Senate Finance Chairman Max Baucus (D-Mont.) has set himself up to reap the maximum in political gain, or pain, in the health care debate.
With momentum building for health care reform and the process in the Finance Committee beginning to take on an air of inevitability, a Baucus victory will likely overshadow many of the missteps that some Democrats feel he made in pursuing a bipartisan bill that has yet to materialize. However, a failure would likely result in many of his Senate colleagues calling for his head.
Hes either the hero or the goat, said one Democratic source familiar with the process. He set himself up in some ways to be the end-all-be-all of health care, and when you do that, you get the good and the bad.
But the source noted, If he pulls this off, there will be a lot of people slapping him on the back.
Virtually no one believes Baucus will fail to push a reform bill out of his committee, despite heartburn among some liberals over the Montana Democrats more centrist approach. And at the end of the day, Democrats said the health care package that Baucus crafted is likely to make up 60 percent to 70 percent of the bill that makes it to the Senate floor.
That fact alone is likely to be what is remembered after the dust settles.
Baucus has demonstrated strong leadership. He has been immersed in health care reform for the last two years and has held all sorts of hearings, meetings, roundtables and other events on the subject, another Democratic source said. He has more than given the Republicans a fair shake throughout this process. ... The history of this process wont be written this week by the talking heads inside the Beltway itll be made when the president signs a health care reform bill that reflects so much of what Max Baucus is getting done right now.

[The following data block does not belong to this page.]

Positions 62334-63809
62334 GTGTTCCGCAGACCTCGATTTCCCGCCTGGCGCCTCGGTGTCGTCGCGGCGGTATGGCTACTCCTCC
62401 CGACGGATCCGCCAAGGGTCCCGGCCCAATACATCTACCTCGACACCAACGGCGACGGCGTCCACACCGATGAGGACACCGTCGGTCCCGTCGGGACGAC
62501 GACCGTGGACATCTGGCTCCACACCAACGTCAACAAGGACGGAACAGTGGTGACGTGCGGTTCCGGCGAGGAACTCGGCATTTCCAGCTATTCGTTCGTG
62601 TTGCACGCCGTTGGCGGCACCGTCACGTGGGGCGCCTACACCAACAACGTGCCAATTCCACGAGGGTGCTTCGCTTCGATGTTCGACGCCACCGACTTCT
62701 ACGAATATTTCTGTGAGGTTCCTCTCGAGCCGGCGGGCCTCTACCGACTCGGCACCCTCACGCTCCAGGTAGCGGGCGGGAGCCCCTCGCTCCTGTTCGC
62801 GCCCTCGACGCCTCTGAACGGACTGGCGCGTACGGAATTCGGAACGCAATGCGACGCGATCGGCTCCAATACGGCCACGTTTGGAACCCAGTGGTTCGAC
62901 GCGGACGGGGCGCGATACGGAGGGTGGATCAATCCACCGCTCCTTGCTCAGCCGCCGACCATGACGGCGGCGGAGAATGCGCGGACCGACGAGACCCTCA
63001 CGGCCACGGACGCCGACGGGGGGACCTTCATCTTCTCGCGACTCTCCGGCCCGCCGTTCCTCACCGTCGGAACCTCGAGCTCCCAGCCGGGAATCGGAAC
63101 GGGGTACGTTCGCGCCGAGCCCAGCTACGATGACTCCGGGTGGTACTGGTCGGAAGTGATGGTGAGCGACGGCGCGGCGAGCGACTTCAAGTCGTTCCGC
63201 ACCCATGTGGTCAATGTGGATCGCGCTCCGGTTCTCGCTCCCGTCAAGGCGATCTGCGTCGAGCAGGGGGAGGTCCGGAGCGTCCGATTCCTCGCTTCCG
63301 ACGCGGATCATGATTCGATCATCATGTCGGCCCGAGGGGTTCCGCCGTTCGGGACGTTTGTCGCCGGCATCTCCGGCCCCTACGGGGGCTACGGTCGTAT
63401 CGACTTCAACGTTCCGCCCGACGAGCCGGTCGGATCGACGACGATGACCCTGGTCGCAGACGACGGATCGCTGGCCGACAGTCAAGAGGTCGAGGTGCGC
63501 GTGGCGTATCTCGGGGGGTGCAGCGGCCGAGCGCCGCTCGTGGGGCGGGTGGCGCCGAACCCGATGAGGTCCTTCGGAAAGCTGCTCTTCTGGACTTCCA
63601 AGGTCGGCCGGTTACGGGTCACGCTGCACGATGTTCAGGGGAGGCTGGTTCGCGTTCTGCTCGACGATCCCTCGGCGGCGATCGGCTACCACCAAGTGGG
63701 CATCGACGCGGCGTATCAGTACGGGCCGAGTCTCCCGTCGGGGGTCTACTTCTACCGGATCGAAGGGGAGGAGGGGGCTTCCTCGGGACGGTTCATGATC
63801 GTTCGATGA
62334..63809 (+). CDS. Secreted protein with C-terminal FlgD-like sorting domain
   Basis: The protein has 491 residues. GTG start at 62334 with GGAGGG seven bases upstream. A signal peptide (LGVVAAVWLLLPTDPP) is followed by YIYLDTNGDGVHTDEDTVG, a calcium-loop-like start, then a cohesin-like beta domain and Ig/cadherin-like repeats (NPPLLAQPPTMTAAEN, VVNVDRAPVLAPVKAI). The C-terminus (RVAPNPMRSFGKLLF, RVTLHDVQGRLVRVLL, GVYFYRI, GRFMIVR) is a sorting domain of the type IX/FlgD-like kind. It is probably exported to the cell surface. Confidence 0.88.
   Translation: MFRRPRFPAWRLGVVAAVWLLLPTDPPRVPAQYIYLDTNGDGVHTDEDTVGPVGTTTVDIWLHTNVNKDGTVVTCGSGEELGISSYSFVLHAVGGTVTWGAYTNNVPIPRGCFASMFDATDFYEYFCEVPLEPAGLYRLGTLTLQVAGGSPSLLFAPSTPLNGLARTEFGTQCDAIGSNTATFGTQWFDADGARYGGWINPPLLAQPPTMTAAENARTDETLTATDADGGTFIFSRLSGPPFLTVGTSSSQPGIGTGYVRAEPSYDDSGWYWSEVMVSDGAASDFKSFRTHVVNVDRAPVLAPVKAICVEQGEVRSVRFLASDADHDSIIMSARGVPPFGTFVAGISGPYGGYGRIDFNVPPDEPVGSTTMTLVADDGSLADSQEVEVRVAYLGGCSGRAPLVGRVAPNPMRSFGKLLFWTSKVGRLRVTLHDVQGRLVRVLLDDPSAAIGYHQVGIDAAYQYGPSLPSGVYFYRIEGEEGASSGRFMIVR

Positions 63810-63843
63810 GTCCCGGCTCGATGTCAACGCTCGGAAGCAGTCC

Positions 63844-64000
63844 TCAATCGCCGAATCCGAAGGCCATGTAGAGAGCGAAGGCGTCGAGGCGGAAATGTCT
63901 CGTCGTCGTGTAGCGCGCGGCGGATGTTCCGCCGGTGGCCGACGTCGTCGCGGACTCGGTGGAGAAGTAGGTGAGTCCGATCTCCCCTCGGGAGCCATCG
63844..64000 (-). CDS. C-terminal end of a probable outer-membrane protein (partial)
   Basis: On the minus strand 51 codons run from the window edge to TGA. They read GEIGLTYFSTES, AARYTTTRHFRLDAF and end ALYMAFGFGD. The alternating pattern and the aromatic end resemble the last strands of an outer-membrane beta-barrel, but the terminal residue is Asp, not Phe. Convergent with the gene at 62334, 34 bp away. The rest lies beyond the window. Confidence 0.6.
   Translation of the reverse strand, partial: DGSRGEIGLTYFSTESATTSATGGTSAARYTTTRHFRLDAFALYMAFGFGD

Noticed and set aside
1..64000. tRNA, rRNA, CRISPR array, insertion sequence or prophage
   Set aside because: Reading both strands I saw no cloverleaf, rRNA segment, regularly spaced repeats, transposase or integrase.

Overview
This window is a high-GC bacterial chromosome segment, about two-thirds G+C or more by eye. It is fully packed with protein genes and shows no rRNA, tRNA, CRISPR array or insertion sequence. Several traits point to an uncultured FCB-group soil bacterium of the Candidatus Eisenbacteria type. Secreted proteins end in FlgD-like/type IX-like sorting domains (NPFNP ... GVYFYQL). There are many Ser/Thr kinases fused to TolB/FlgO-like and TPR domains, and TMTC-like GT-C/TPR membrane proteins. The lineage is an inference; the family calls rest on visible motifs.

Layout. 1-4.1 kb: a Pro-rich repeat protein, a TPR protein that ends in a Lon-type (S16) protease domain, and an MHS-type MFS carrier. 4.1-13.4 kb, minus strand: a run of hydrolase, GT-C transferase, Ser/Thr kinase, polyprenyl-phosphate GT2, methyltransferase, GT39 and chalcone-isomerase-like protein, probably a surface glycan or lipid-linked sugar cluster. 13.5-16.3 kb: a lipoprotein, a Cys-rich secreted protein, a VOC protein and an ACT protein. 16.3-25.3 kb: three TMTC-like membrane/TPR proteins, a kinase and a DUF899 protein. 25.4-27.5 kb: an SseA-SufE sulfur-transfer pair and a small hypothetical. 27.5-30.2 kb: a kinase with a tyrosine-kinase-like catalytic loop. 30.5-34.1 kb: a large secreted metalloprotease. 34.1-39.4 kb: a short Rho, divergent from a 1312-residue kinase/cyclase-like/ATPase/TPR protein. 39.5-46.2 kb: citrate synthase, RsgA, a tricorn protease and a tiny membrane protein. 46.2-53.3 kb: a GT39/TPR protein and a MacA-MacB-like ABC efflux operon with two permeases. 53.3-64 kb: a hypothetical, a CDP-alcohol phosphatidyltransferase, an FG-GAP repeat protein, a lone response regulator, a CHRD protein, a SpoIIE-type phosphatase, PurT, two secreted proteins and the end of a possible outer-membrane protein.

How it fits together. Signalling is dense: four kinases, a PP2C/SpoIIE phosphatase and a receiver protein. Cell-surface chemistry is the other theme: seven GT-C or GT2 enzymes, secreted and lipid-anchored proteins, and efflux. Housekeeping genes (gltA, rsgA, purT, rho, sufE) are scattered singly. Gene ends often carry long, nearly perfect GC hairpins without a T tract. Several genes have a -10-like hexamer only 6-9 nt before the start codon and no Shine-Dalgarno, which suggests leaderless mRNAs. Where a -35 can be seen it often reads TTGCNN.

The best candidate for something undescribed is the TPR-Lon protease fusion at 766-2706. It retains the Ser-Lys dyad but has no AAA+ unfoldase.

Still, Finance Democrats at times have grown frustrated with Baucus deliberate style and dogged pursuit of a bipartisan health care bill. Baucus worked for months to try to fashion a bill that could win GOP support. But in the end, after numerous pushed deadlines, the Finance chairman pressed ahead with the best product that he believed could come up with and in so doing, he didnt make many Senators happy.
And yet there remains an admiration of the commitment that Baucus has made to the reform effort over the past year and a half, and a recognition that any bill that clears the Senate floor is likely to have his imprint.
Terri Henderson, 6, center, whose mother is El Salvador, attends a rally with members of Congress at Union Station's Columbus Circle to announce the Restore Opportunity, Strengthen, and Improve the Economy (ROSIE) Act on July 29, 2014. The legislation provides incentives for government contractors to pay a living wage and other benefits that would help low-income workers.